9

This is a short one. I'm not really strongly for this idea, just wanted to know why it works like this...

If a question is "On Hold" is it right that I should be able to up/downvote it? Doesn't the fact it's On Hold mean that the question is, in its current state, unacceptable for Stack Overflow? Rendering any up/downvotes to the contrary a bit redundant?

Just seems like an invitation to downvote a poor question into oblivion, then run off without reversing the vote even if the user fixed the issues.

9
  • 1
    I always thought the same thing but never this loud
    – user2140173
    May 13 '14 at 12:49
  • 2
    ...and woe unto the user who does edit it and make it a better, if not good, question. If it does get reopened, the negative votes keep good-question hunters from bothering too look at it. May 13 '14 at 12:58
  • 7
    Consider that a question that is on hold and is edited into shape. It is still on hold. Should it not get, in its current form, any upvotes?
    – Oded
    May 13 '14 at 13:03
  • 3
    @Oded Wouldn't have thought so. Shouldn't the user vote to reopen instead? May 13 '14 at 13:10
  • 6
    Conversely, consider a really bad question that gets put on hold with less than three downvotes. Adding further downvotes allow trusted users to vote for deletion, locking that would always require moderator action. May 13 '14 at 13:11
  • 1
    Instead? Why not both?
    – Oded
    May 13 '14 at 13:11
  • 1
    Because it's "On Hold"? When it's not "On Hold" you should be able to do with it as you please, no? @FrédéricHamidi I can see this being more of a factor, I didn't know that's the way it worked. May 13 '14 at 13:14
  • From the point of view of question ban, getting out of - allowing the question to sit there gathering more downvotes makes it harder for the user to clean up their act once they learn how to ask.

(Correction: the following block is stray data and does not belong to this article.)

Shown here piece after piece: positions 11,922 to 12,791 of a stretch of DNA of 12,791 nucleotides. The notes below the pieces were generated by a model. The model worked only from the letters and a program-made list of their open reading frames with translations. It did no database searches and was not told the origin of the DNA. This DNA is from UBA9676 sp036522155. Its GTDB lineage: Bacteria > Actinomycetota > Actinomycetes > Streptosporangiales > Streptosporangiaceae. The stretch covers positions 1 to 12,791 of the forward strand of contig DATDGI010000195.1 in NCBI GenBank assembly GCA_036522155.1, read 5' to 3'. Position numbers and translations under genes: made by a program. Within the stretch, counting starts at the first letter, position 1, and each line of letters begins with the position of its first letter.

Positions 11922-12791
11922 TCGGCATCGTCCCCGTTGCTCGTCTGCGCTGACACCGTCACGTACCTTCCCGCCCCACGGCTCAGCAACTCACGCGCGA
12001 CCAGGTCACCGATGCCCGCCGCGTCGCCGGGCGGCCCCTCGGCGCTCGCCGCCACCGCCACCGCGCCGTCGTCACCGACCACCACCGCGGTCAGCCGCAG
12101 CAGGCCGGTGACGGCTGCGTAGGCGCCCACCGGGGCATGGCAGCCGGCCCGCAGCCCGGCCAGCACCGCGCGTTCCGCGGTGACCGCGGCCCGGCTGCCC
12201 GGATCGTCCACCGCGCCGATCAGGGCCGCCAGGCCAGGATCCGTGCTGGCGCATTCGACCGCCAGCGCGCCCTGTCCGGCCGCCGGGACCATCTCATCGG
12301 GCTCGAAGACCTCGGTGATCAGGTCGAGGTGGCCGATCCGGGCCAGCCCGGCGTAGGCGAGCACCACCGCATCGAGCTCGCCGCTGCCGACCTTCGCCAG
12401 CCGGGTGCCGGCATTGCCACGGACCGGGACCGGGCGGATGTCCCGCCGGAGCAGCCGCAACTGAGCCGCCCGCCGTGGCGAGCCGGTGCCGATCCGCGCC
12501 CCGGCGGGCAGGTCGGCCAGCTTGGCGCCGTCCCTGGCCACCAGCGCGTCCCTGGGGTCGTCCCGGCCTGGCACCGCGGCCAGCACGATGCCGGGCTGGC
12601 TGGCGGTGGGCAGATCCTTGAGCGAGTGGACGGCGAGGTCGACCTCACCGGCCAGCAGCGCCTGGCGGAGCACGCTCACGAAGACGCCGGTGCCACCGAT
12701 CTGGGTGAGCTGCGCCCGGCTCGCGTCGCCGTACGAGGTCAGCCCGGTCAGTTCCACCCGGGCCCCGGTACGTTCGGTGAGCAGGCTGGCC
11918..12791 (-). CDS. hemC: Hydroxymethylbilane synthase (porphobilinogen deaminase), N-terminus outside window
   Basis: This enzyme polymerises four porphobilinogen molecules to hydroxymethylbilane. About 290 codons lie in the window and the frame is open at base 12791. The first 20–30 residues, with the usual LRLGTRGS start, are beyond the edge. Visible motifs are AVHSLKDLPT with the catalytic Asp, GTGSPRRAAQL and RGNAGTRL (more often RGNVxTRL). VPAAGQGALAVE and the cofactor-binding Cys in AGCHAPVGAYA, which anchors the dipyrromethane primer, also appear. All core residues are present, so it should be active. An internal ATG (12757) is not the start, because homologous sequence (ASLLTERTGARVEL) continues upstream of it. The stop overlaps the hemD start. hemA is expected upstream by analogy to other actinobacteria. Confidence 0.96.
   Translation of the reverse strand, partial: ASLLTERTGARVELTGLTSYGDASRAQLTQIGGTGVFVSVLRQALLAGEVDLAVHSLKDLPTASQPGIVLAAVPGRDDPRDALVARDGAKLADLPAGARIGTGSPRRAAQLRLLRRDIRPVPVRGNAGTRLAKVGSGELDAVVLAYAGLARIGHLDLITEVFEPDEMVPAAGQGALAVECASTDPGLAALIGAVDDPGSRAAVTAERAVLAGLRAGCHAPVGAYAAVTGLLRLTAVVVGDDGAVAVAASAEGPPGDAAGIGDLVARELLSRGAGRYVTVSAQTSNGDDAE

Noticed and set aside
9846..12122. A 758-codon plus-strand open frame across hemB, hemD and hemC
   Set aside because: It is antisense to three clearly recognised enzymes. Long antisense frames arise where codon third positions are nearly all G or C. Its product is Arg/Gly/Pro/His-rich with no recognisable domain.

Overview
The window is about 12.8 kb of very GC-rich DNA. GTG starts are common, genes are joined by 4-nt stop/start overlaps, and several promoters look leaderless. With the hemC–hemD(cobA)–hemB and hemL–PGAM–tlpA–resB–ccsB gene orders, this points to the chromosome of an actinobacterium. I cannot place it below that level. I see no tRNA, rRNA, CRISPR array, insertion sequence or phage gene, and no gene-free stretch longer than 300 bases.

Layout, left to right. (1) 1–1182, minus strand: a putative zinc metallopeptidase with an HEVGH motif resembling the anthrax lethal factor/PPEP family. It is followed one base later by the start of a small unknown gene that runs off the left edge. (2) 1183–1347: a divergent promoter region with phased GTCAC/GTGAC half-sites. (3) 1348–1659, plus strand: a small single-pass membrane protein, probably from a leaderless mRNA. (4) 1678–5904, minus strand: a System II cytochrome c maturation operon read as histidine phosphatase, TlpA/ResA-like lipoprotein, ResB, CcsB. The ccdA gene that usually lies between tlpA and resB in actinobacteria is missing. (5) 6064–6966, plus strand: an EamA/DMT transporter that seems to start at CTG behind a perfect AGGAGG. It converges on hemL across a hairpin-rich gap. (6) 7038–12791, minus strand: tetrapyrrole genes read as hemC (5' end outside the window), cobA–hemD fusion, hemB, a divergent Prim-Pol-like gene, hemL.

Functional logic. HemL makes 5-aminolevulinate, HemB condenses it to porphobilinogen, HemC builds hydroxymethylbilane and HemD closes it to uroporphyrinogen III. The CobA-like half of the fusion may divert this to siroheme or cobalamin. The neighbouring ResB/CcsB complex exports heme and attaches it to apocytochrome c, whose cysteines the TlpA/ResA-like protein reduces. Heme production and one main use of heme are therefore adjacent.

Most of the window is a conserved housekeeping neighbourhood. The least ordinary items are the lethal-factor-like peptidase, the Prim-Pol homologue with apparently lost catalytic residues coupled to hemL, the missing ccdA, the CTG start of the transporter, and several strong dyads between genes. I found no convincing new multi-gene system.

– user3458
    Apr 20 '17 at 13:00
13

Questions should be evaluated in the state that they are currently in when you encounter them. It's too difficult to constantly monitor questions for improvements, and we're not set up for that anyway. So it behooves questions askers to try and get their question right the first time.

The right way to prevent downvotes on closed questions would be to remove those questions from the front page when they are closed. That way, you're not taking up community members' valuable time evaluating these questions.

But since the community can see closed questions, and must spend time looking at them to evaluate them (even as a candidate for reopening), then I think they have a right to vote on them, regardless of their open/closed state.

5
  • 2
    So... Remove them from the home page then.
    – bjb568
    May 14 '14 at 6:57
  • And how would one do that, exactly? May 14 '14 at 15:54
  • if (mything.isclosed()) continue;
    – bjb568
    May 14 '14 at 17:06
  • How then does the post get its reopen vote after editing, so that it can be be thrown into the reopen queue, if nobody sees it? May 14 '14 at 17:07
  • 1
    OP can edit his crap into gold if s?he wants, otherwise it's not worth hand-holding h(im|er).
    – bjb568
    May 14 '14 at 18:01

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